What's Wrong With Society These Days ll
How Can We Tell Them?
How Can We Tell Them Differently?
Young people, mainly comprising the age group of 18 to 34 years of age, haven't had such a bleak outlook on their future since the great depression, the world wars or the Spanish Inquisition (watch out for those comfy chair tortures!). What are they going to do with their lives? Join the military? A monastery? A monastic military? A masonic military? Getting the picture yet? With a great decrease in the need for young people to throw their bodies in the way of flying bullets and roadside explosives, a great many young people are about to find themselves unemployed. Their basic skill sets will include killing Taliban insurgents, burying their friends and lots and lots of walking in a vast desert heat.
Someone has to tell not only returning soldiers that they are coming back to likely unemployment and possible careers flipping burgers at the Dew Drop Inn (formerly Burt's Burnt Burgers), but the children who are going through high school, college and university, spending hundreds of thousands of dollars on diplomas. Most of these diplomas will do not much more than fill the inside of a nice picture frame. Sure, some will get jobs, mostly in penitentiaries, fast food and semi-legal security firms like Blackwater, but the students have a completely different dilemma; they need to figure out not only which fields will be hiring when they graduate, where they can make good money (health care) and be happy (not health care). The problem again arises that there will be a few thousand people applying for each good job that opens up.
Motivational speakers go to colleges, universities and high schools all the time, espousing that all it takes is the drive to succeed in order to make it in life, Wrong! They need nepotism. They need contacts, spotless records and that Hollywood caliber smile.
How can we tell them differently? How can we tell students that their futures are not going to be filled with debt counseling, run-down apartments and collection agencies calling them at 7 in the morning?
How can we tell them differently? How can we tell returning soldiers, in the same breath, that we appreciate the sacrifices that they have made, and that the job line starts over at the Donut Shoppe?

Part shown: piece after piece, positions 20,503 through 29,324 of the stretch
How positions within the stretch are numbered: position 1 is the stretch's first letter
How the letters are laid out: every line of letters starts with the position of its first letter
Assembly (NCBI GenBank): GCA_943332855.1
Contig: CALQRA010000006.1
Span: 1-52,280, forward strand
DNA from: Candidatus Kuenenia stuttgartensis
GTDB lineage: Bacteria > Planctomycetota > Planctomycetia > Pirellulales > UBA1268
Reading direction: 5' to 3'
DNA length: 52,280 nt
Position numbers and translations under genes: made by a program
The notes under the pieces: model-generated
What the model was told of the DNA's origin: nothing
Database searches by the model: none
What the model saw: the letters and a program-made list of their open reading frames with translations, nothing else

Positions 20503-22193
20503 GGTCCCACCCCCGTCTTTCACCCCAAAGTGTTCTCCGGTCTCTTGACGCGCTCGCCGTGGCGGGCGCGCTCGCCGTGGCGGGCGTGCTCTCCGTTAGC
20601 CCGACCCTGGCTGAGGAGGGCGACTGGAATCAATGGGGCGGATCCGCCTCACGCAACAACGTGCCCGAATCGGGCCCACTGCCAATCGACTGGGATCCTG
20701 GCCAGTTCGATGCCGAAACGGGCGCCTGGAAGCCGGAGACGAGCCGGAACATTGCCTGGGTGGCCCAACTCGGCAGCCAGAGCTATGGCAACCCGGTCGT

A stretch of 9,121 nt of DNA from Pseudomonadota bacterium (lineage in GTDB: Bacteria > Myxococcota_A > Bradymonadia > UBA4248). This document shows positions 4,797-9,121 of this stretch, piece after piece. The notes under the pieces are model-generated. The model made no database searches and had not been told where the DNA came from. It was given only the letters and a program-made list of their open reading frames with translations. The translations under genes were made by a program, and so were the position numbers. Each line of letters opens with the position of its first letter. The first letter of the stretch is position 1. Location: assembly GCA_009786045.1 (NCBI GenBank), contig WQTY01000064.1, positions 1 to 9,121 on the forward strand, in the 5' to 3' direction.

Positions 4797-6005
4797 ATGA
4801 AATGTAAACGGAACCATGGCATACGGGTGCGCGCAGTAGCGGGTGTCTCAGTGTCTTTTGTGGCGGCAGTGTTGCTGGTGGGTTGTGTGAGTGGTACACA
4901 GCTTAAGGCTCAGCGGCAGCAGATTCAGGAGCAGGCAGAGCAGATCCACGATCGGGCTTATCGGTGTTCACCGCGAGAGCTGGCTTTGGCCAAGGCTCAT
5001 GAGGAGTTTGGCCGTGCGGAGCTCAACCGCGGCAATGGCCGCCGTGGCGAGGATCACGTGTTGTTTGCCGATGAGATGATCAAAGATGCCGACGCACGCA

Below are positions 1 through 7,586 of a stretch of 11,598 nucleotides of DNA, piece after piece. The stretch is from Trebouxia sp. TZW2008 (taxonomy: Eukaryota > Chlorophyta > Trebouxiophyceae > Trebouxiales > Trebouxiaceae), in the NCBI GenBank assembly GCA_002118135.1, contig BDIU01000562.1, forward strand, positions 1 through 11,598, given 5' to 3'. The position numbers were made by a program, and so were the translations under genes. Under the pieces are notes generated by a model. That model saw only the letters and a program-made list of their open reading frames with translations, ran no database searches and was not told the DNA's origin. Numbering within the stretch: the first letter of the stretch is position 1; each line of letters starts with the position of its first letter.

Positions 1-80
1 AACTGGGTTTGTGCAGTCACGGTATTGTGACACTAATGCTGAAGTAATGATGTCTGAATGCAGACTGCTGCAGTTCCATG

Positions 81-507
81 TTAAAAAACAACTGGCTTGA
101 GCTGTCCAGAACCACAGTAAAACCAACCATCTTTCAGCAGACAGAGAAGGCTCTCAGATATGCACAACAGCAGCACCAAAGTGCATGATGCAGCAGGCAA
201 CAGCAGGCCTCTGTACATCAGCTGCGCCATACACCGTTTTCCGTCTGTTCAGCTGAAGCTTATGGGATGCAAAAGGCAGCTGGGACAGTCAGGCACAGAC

How can we tell them differently? How can we look in our own children's eyes and honestly tell them that the world is their oyster, that they can do whatever they put their mind to? How can we live with ourselves knowing that unemployment is pegged to be as high as 20% by 2020 in North America?
How can we tell them that we've done more irrevocable damage to the planet in the last 75 years than mankind and nature combined have done since the planet first formed an atmosphere?
How can we tell them that we've replaced the need for people to work by making robots to do the work for us?
How can we sleep at night knowing that we slept at night while the powers that be slept at night while scientists and engineers designed automated factories that do the job of thousands of workers for the cost of ten? How do we tell them that these robots don't even make money?
If you know, let me know, please? Because I really have no idea, and dread the thought of what will happen when so many graduate students from school, or when so many soldiers who luckily come back alive from wars are faced with menial, minimum wage jobs, if they're lucky.
Where Do We Get The Money?
Just Because we Can't Afford It?
When soldiers come back from the war, after all of them have returned, how do we tell them that they only have a couple of years of medical benefits before they are on their own? How do we tell them that we can't help to take care of them because we had to bail banks out with Billions (almost Trillions) of dollars? That we spend about a Billion dollars a week on our military's infrastructure; the ships, vehicles and tanks, the new and aged planes, drones, and research and development for better ways to kill more people with fewer bombs?
Just because we can't afford it just doesn't seem right here. Maybe we swallowed that line when the government told us that if we didn't bail out the car companies with a couple of Billion bucks. Maybe we let it pass that banks got almost a Trillion dollars, yet their executives take home a hundred million a year in bonuses alone. But we should never let it pass that a soldier is left to his own when he gets sick?
What's wrong with society these days?